Last-ditch efforts are under way to add “Tappan Zee” to the name of the Mario M. Cuomo Bridge. Bills in the Assembly and Senate are backed by nearly 110,000 petition signatures, though the measures are not very far along in the legislative process and the session ends next week.
Republican Mahopac Assemblyman Kevin Byrne in December said he was introducing a bill to revert the Governor Mario M. Cuomo Bridge to its original name — the Governor Malcolm Wilson Tappan Zee Bridge. The assemblyman also said he was amenable to keeping Mario Cuomo’s name and, in fact, ended up sponsoring a compromise bill to rename the bridge the Governor Mario M. Cuomo Tappan Zee.
“This is now a legislative compromise that would include the governor’s late father’s name so we could continue to Mario Cuomo’s legacy, but not strike out history, not erase the proud heritage that people enjoy and appreciate from the Tappan tribe or the early Dutch settlers with the name Tappan Zee,” Byrne says.
Byrne’s bill has a number of co-sponsors, including two Republicans from the Hudson Valley — Karl Brabenec and Kieran Lalor. In June 2017, the New York state Legislature approved naming the new 3.1-mile span from Rockland County to Westchester County for Governor Andrew Cuomo’s late father. Port Chester attorney Monroe Mann started a petition on change.org to include “Tappan Zee,” and members of a group called Save Our Tappan Zee delivered nearly 110,000 petition signatures to Governor Cuomo in Albany last week. Republican Rockland County Executive Ed Day recently met with Mann and signed the petition.
“The governor has to really understand that this is basically embarrassing and insulting to the entire lower Hudson Valley, as witnessed by 110,000 petition signatures,” Day says.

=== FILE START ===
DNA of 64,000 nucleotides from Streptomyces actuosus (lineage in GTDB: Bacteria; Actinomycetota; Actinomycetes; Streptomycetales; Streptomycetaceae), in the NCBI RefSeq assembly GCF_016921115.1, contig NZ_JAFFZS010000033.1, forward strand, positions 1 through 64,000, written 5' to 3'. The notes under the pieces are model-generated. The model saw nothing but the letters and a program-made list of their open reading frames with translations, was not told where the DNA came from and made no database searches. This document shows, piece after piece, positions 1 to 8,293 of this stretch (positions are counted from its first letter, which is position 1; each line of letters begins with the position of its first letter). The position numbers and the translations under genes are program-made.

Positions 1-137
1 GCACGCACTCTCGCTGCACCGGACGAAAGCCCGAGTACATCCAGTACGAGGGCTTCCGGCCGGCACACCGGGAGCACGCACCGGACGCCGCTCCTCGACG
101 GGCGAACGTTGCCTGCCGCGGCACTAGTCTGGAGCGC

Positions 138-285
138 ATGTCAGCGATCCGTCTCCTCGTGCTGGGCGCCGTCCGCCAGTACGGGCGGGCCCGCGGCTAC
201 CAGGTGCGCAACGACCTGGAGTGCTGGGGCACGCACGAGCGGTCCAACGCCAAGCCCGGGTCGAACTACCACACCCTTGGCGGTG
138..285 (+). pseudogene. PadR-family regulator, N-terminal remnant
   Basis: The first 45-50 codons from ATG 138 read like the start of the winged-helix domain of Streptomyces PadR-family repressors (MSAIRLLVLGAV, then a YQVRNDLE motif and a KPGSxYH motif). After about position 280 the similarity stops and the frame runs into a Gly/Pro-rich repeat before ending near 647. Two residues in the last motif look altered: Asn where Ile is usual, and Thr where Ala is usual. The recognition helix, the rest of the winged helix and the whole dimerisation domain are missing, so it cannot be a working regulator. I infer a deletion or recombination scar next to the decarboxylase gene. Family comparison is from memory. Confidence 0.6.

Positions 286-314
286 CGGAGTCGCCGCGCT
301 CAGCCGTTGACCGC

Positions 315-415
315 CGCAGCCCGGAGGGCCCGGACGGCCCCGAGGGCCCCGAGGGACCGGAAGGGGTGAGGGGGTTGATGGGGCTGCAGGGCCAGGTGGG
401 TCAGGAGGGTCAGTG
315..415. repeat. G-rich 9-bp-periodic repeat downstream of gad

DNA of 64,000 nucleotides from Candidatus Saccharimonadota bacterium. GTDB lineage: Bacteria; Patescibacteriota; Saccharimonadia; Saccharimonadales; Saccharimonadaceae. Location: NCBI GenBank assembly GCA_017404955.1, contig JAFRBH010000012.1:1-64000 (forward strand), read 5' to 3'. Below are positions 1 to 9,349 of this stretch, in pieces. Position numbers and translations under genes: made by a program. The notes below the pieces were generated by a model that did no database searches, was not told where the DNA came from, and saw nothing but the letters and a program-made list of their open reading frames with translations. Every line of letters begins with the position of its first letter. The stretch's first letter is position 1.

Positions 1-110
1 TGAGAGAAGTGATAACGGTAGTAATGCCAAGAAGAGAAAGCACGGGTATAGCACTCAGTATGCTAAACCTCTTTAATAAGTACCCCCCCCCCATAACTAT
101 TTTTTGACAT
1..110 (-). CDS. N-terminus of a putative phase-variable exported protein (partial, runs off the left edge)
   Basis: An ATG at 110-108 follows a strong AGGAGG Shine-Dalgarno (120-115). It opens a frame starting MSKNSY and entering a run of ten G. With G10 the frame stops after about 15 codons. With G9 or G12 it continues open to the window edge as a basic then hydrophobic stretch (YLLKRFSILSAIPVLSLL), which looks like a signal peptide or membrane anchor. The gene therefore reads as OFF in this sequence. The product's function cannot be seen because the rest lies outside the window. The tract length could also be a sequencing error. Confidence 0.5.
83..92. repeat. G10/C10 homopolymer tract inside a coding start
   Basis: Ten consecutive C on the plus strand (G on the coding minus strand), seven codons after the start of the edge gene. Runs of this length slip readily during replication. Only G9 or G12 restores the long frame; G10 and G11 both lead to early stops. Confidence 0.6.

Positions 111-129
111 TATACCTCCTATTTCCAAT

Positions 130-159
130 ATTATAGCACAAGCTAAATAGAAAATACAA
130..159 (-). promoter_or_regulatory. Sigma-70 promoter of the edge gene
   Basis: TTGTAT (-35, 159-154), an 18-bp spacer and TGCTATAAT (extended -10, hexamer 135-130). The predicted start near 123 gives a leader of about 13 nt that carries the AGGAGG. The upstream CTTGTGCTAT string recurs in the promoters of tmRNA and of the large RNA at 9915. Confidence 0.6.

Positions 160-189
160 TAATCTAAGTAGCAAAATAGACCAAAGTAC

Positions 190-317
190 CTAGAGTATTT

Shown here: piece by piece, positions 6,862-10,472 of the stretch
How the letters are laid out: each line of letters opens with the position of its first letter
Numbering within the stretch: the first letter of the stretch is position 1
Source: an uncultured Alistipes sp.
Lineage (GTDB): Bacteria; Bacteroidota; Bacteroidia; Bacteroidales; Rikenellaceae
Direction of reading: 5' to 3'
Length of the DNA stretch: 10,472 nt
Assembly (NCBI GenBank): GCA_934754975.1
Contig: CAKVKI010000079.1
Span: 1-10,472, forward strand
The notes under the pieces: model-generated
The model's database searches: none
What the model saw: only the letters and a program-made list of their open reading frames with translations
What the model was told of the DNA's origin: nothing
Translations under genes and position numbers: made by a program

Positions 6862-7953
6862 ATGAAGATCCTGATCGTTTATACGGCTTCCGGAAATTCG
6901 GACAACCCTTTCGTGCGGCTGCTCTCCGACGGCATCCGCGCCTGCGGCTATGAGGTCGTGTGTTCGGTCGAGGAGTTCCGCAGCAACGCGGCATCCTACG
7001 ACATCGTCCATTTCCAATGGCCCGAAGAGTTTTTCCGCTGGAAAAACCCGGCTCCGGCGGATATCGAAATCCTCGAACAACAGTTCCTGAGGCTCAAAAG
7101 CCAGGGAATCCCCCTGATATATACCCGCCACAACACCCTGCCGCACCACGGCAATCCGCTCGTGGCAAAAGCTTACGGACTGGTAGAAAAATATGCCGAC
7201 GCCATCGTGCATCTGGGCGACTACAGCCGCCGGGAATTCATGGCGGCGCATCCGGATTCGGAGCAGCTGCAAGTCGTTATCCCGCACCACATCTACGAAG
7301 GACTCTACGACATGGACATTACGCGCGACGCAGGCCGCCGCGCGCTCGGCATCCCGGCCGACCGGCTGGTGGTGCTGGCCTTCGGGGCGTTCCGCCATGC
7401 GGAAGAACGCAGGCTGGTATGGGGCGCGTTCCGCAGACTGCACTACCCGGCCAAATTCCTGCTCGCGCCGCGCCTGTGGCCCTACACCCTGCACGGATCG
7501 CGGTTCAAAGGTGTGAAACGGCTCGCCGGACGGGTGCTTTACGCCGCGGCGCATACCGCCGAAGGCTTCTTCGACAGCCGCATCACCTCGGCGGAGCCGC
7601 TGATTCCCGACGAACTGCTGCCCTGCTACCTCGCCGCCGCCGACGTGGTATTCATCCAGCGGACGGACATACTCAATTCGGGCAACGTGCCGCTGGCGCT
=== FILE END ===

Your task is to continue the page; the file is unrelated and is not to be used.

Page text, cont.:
Plus, he says:
“His father renamed the bridge, back in 1994, the Governor Malcolm Wilson Tappan Zee Bridge. He recognized that history was important and not to rip the name out of the bridge. I’m asking Governor Cuomo to do the same thing. I’m asking him to do exactly what his dad would do,” Day says. “I can think of no greater tribute to pay to his father than to understand exactly what the impact and import of this renaming that was done in the dead of night has done to the people of this region.”
A spokesperson for the governor did not respond to a request for comment. Byrne, whose district includes parts of Putnam and Westchester Counties, says it is unacceptable to ignore the opinions of more than 100,000 people.
“Not only is, it’s a sensible compromise that the governor should be able to embrace, it had the ability to save millions of dollars in taxpayer money from not having to change the Tappan Zee signs on the Thruway, on the Taconic State Parkway, on [I-] 287on the Hutchinson River Parkway,” Byrne says.
Republican Deputy Majority Leader John DeFrancisco sponsors the bill in the Senate. Again, Day.
“I hear that our representatives will support this bill if it comes to the floor. Look, I was a part-time legislator for a while. I understand,” Day says. “The fact of the matter is, if you support something, put our name on it. It also tells your colleagues that you support it. A representative from Buffalo is not going to be impressed with a bill that does not have local representation sponsorship.”
Day was a county legislator. Democratic state Senator David Carlucci, whose district includes the Rockland side of the bridge, voiced support in December for adding “Tappan Zee” to the name. His spokeswoman says Carlucci supports the name change bill, adding that a lawmaker does not have to co-sponsor a bill to vote in favor of it. Meantime, Byrne says he, too, hears that several area state lawmakers from both sides of the aisle plan to vote in favor of the measures. The Senate version has more momentum, having passed the Transportation Committee.